Rotterdam 2020

Dutch media reveal NPO/EBU wishlist for Rotterdam with 171 questions

We know hosting the Eurovision Song Contest is a demanding task for everyone involved. The host broadcaster has an immense job ahead of them, but the same goes for the venue and the host city. Dutch newspaper AD has now published part of the list EBU sent to Rotterdam. The full list consists of 171 (!) questions.

Public spending

AD have requested access to the list of 171 questions thanks to the Freedom of Information Act in the Netherlands. With NPO being a public broadcaster, they are required to release such information when they are asked about it. In their article, AD have picked five of the most surprising requests. This list may just have been the ‘extra information‘ EBU asked back in early August.

No holiday parks

We knew that at least 3,000 hotel rooms had to be available for the two Eurovision weeks. In both the Arnhem and Maastricht bidbooks, we read suggestions of holiday parks as accomodation for delegations, media or crew. However, AD have revealed that EBU and NPO did not want holiday parks or any form of shared accomodation. None of the accomodation could be temporary either.

The bare minimum standard for these hotel rooms is a three star accomodation. Spokesperson of the city of Rotterdam, Ingrid Adriaanse, has assured the newspaper that these rooms have been booked for the Eurovision Song Contest next year. In total, they’ve not booked 3,000, but 8,000 rooms in 3-, 4- and 5-star hotels within half an hour from Rotterdam. Within an hour from Rotterdam, they’ve even made 20,000 hotel rooms available.

Not the full price

When you need a venue, you need to book it. Renting a venue like Ahoy Rotterdam isn’t a cheap side of the event. Like with a house, you need to pay to live in it. The same goes for a Eurovision venue.

The venue needs to be free for a total of eight weeks. During those 56 days, no other events can take place at Ahoy. You can imagine the venue sending a major bill over to NPO. Recently, Mojo Concerts revealed that renting out AFAS Live costs approximately €28,000. Now imagine what Ahoy, four times larger than AFAS Live, would cost for a day. However, the price isn’t as high as they would normally be. Ahoy spokesperson Kees de Jong has confirmed that they have given a “major discount” to NPO. In return, they say the exposure is worth the discount.

Rotterdam not involved in ticket prices

For a concert, it’s usually the artist and the promotors who come up with a price together. It’s therefore not really a surprise that Rotterdam and Ahoy do not get a say in the ticket prices for the Eurovision Song Contest next year.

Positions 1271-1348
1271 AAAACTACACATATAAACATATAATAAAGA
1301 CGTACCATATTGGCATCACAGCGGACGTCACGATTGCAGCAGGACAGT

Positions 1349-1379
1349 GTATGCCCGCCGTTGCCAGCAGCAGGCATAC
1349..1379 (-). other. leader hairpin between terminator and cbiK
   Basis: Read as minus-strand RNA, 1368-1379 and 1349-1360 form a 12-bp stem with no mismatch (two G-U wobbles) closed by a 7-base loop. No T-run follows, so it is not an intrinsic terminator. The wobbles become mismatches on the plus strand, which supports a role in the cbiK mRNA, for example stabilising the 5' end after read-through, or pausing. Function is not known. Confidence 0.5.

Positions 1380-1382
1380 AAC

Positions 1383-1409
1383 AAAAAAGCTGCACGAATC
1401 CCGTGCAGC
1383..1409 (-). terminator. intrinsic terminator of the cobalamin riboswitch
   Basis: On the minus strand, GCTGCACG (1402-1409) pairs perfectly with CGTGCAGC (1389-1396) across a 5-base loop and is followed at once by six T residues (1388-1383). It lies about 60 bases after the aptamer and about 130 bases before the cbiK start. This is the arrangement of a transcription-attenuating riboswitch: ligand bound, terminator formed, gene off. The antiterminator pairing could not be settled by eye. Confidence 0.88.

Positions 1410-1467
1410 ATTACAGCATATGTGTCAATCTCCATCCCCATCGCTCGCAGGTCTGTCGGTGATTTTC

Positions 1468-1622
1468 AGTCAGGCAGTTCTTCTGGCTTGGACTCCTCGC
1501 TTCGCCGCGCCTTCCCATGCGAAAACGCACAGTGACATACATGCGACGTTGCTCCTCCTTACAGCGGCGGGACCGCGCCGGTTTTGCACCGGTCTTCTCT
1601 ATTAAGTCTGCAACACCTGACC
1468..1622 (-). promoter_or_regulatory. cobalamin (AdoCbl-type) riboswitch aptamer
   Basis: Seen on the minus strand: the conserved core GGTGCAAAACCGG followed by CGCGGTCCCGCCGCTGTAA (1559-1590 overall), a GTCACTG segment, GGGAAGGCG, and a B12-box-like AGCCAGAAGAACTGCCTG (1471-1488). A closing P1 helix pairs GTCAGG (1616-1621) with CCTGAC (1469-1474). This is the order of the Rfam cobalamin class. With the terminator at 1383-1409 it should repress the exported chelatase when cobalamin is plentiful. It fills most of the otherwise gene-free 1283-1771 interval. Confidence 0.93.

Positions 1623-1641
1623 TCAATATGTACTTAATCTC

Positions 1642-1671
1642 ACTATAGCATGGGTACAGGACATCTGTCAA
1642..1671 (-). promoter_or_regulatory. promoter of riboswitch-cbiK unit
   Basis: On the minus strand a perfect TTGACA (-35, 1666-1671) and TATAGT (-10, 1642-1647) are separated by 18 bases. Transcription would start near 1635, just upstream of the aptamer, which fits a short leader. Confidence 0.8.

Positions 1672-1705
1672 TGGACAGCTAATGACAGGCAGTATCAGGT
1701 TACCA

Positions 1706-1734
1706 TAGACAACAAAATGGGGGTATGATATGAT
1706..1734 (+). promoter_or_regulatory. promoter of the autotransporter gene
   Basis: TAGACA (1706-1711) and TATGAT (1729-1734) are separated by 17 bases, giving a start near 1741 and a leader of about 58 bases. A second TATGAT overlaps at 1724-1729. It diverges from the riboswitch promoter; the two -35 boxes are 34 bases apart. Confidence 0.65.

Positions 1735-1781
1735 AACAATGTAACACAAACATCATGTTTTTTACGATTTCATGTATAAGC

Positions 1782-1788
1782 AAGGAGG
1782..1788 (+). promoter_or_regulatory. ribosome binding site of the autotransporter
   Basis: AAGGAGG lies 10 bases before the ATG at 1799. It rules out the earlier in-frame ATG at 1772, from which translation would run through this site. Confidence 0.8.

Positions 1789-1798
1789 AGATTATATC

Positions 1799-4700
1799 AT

The decision about the prices is completely in the hands of the host broadcaster and EBU. Joachim Kost, spokesperson for Rotterdam, has said that they will discuss the prices with the organisation, but that they indeed do not have a say. All that’s in it for Ahoy, financially, is the rent for the venue and the profit they make from catering, which they will provide for the full eight weeks.

10,000 in delegations

In the questions, NPO and EBU have indicated that over 10,000 delegation members are expected to attend the event. They will all need a place in the Ahoy complex to do the jobs they’re there for. This goes from approximately 1,100 members in artists and the people surrounding them, to 1,550 members of the press. They also expect a crew of about 3,000 people. This will very likely include the volunteers during the event.

1,400 security offers and policemen are also expected. They will make sure no one enters Ahoy without a badge. Only those accredited will get access during the rehearsals. Security will be upped a notch for the shows to make sure the fans that have bought a ticket are safe.

The dressing rooms also have some requirements. Each dressing room needs to be at least 20 m2. Dressing rooms should be available for all acts, as well as the hosts, opening acts and interval acts. That means you’ll need more than 40!

Out of the 171 questions, AD considered these the most interesting to be published. Whether they will release the full list remains to be seen.

Do you consider the requirements set by the EBU reasonable or not? Let us know what you think!

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